“is protected for the same reason as the boycotters’ conduct in [NAACP v. Claiborne Hardware] was protected. . . . Namely, its organizers have banded together to express collectively their dissatisfaction with the injustice and violence they perceive, as experienced by both Palestinian and Israeli citizens.”

From the campaign to divest from apartheid South Africa to the recent boycott against the National Rifle Association, boycotts have always been a key feature of American politics. If state and federal governments could outlaw boycotts they don’t like, all sorts of social movements would suffer. Whatever their views are on Israel and Palestine, members of Congress should recognize that the Israel Anti-Boycott Act threatens fundamental First Amendment values. We urge them to oppose it.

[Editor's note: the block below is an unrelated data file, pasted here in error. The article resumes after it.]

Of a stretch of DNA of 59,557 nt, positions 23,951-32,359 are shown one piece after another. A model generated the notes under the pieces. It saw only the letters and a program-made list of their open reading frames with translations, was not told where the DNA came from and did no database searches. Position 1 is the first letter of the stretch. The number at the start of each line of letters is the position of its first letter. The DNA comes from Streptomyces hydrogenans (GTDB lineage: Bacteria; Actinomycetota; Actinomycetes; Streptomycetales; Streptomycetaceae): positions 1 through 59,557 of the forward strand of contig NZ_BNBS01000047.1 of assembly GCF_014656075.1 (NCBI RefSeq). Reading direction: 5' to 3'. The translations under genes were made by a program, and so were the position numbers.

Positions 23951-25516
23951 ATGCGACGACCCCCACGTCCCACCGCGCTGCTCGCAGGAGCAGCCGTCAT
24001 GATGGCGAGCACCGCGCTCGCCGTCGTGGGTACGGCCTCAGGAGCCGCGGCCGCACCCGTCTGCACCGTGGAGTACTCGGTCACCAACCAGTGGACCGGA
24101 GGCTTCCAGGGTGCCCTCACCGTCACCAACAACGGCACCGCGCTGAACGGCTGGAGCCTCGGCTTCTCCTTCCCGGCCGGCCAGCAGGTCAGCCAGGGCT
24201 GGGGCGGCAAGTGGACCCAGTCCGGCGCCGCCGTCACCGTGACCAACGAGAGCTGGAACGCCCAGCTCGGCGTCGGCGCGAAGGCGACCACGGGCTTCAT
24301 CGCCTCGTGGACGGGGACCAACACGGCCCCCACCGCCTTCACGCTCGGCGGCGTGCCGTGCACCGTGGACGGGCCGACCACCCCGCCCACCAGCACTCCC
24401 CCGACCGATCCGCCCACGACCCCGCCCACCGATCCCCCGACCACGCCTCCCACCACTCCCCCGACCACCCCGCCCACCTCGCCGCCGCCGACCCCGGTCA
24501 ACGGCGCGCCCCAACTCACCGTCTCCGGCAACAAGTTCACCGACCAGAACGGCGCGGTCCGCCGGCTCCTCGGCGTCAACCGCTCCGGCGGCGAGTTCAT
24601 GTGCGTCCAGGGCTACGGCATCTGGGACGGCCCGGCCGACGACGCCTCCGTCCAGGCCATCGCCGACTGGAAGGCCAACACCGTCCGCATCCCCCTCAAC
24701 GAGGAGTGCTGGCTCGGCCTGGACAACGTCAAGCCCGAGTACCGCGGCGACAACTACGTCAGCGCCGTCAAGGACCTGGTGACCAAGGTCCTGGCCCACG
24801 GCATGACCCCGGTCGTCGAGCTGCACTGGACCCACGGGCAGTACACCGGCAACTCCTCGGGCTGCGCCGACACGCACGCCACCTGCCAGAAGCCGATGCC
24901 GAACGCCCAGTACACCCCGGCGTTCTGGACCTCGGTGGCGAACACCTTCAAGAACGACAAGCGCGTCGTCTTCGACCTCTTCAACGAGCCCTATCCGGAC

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Anonymous

isreal is not an american ally. uss liberty

Anonymous

you are free to hold and express your views

but (in almost every instance) your employer is free to fire you if your views clash with theirs, or they feel association with you reflects negatively upon them

freedom of speech does not and never has implied freedom from economic consequences. that's all the more true when you translate your own political views into economic actions.

Anonymous

There's a difference between a private employer choosing not to employ someone and the US government imposing a criminal sanction. Why are these distinctions so difficult for some people to grasp? I